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- Количество слайдов: 38

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РЕГИСТРАЦИЯ
7. 1 Interpreting Labels Label Info 25 mg/ml Meaning This ratio tells the amount of medication in each ml of solution 1: 4 Ratios written this way always mean grams per milliliter 30% Amount of medication (in grams) in every 100 ml of solution 40 mg = 2 cc Equation tells the amount of medication in the given volume Units per ml (100 units per ml in this case) U-100 20 m. Eq/ml This ratio tells the number of milli-equivalents per milliliter of solution

7. 2 Dosage Calculation for Prepared Solutions • Four ways of calculating solution dosages: 1. Dosage formula 2. DQA (Desired Quantity Available) proportion 3. DHQ (Desired Have Quantity) formula 4. Label proportion

7. 2 Dosage Calculation for Prepared Solutions • Ordered: 15 mg IM q. a. . m. Label info: 20 mg per ml Patient dosage _____ • Using dosage formula : Doctors orders label info = patient dosage

7. 2 Dosage Calculation for Prepared Solutions • Using DQA (Desired Quantity Available) proportion :

7. 2 Dosage Calculation for Prepared Solutions • DHQ (Desired Have Quantity) formula:

7. 2 Dosage Calculation for Prepared Solutions • Label proportion:

7. 3 Dosage Calculations from Medications in Powdered Form • • Medications may be unstable when stored in solution. They are packed in powder or granular form. You will be told: a. Doctor’s orders (charted amount) b. Label information • You will need to calculate: a. How much to give per dose b. How often to give it c. How to relabel the vial if it is multidose

7. 3 Dosage Calculations from Medications in Powdered Form • • Ordered: 250 mg IM q. i. d. Label info: 500 mg medication – inject 1. 2 ml SW to yield 2 ml solution. Must be used within one hour. How much do you give and how often? Using dosage formula

7. 3 Dosage Calculations from Medications in Powdered Form • Complete answer: Give 2 ml IM every 6 hours. Relabel the vial 1. 0 g = 2 ml, with the date and time of preparation, and your initials.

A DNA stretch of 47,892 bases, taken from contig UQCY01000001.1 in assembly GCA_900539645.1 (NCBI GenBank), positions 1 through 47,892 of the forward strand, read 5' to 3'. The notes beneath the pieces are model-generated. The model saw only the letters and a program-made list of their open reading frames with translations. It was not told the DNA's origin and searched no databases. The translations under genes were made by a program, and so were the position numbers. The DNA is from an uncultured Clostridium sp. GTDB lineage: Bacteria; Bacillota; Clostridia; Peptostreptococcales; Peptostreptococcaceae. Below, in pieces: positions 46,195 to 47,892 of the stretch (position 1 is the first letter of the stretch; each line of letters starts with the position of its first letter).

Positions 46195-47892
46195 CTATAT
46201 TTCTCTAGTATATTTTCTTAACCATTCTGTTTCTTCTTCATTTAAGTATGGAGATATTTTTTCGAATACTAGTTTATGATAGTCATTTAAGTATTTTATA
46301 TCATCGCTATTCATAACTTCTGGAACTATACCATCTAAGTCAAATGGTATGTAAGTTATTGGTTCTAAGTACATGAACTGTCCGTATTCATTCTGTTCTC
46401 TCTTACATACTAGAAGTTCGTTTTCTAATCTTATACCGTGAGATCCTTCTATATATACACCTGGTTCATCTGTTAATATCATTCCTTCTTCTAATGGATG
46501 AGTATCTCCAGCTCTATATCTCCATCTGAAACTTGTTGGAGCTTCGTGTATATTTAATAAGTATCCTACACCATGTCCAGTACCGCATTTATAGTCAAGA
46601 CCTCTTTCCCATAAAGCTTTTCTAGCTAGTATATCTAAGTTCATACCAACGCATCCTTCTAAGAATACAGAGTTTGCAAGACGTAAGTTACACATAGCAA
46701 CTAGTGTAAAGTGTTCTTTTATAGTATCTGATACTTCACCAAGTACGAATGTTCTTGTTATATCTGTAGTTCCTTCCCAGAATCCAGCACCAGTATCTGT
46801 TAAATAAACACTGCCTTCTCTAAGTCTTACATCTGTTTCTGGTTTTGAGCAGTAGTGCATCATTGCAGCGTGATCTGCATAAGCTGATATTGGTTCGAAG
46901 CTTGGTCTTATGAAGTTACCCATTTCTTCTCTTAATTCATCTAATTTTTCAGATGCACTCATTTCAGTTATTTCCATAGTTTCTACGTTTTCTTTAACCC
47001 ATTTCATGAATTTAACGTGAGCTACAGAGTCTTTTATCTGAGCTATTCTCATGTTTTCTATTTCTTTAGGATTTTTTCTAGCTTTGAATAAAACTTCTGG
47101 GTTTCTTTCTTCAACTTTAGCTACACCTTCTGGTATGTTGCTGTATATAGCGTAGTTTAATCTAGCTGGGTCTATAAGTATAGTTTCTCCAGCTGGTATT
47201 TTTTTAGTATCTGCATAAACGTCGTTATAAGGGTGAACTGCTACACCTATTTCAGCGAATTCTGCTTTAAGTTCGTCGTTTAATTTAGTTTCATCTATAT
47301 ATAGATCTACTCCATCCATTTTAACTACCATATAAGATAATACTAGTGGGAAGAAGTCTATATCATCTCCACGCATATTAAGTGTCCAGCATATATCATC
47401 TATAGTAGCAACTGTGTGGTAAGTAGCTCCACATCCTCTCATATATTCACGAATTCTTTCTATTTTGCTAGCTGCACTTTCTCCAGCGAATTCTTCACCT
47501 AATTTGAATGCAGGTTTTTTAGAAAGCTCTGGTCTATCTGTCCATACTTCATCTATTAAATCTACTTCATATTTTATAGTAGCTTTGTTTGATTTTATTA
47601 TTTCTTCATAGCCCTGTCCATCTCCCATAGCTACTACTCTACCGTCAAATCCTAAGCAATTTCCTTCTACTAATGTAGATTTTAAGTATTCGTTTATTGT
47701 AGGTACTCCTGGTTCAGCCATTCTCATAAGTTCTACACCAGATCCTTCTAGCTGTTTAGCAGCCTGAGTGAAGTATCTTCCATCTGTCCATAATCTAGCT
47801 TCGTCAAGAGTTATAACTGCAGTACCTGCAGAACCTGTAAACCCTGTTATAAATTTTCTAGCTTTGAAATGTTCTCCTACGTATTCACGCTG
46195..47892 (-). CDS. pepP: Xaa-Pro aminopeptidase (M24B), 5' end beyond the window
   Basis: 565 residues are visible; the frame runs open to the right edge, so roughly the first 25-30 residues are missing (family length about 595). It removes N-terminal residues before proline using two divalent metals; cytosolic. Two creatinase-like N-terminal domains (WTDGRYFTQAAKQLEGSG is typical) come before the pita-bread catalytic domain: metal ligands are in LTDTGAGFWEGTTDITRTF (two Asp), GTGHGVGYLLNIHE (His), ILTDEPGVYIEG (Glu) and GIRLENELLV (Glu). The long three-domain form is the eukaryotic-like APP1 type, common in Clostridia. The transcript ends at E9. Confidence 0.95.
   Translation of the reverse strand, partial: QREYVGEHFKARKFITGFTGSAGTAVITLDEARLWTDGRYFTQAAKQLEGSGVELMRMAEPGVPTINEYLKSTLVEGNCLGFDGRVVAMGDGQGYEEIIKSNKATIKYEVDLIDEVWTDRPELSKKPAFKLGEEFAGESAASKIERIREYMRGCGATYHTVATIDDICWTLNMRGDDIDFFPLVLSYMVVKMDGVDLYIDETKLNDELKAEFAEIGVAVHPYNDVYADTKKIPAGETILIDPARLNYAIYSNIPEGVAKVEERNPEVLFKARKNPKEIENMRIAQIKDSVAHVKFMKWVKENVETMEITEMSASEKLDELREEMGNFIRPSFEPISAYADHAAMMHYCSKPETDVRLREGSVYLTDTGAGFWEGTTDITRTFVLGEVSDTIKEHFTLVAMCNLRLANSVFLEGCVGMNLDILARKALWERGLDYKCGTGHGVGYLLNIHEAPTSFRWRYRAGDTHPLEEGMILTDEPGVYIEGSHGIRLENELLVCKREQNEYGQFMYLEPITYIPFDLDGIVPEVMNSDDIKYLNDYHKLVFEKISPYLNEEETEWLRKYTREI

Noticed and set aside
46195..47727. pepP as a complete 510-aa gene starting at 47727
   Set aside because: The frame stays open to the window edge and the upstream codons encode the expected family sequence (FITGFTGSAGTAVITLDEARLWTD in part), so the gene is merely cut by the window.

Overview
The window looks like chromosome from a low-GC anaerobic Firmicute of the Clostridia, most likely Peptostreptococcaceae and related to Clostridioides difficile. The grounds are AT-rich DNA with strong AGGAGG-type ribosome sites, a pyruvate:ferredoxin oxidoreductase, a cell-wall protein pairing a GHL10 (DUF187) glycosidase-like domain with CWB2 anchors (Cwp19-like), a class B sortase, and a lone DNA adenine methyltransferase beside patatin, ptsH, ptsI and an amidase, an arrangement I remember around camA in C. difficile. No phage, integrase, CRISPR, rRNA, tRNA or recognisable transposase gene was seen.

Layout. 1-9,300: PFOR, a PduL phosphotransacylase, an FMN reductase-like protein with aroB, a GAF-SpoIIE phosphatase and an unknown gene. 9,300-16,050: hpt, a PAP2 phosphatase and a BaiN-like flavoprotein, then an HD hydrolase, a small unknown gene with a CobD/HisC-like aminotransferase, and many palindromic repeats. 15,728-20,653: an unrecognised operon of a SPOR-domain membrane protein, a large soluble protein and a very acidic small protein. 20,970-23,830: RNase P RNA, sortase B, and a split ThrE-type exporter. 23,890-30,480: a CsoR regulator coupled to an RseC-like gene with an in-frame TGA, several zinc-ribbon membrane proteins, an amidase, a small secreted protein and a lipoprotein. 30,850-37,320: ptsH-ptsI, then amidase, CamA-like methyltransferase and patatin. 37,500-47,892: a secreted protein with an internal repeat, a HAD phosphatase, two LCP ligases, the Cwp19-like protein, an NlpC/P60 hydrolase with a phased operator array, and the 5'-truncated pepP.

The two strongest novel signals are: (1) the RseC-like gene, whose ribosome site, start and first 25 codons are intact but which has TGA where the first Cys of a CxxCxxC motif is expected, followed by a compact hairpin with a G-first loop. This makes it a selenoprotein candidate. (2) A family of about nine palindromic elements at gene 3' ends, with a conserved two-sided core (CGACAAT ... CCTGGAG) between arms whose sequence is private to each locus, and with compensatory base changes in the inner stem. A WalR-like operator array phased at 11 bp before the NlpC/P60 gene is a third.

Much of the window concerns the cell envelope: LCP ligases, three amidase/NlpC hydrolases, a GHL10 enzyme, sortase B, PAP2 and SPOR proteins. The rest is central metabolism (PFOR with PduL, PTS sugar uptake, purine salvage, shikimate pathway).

7. 4 Finding the Amount of Medication in a Solution • To determine the amount of pure medication by weight, in a solution with a specified strength, use one of the dosage calculation formulas (section 7. 2) with the medication weight as the unknown.

7. 4 Finding the Amount of Medication in a Solution • How many grams of potassium citrate (crystals) are contained in 50 ml of 7% potassium citrate solution Using dosage formula : Using DQA Proportion

7. 4 Finding the Amount of Medication in a Solution • How many grams of potassium citrate (crystals) are contained in 50 ml of 7% potassium citrate solution Using DHQ formula : Using Label Proportion

7. 5 Diluting Solutions • Inverse Proportion method:

7. 5 Diluting Solutions • Example: How many ml of a 20% solution are needed to prepare 50 ml of a 5% solution? Answer: Take 12. 5 ml of a 20% solution and add 37. 5 ml of sterile water to make 50 ml of 5% solution

7. 5 Diluting Solutions • Dilution equation

7. 6 Calculating Pediatric Dosages by Body Weight • To calculate children’s dosage using body weight 1. if the medication is per kg (or lb. ), child’s weight is in kg or lb. ) rounded to tenths 2. Multiply the label my the child’s weight

7. 6 Calculating Pediatric Dosages by Body Weight • Ordered: antibiotic q. 4 h. For a 5 kg infant Label: antibiotic 60 mg/kg/day How many mg per day? How many mg per dose?

7. 7 Dosage Calculation using a Nomogram • • Another way to calculate patient dosage is by finding the patient’s body surface area (BSA) using a nomogram (pg 209) To get BSA read both the height and weight on the left and right scales, then use a straightedge to connect the points and read the BSA from the middle scale Example: Height = 56” and weight = 46 kg, find the patient’s BSA. (Try this now)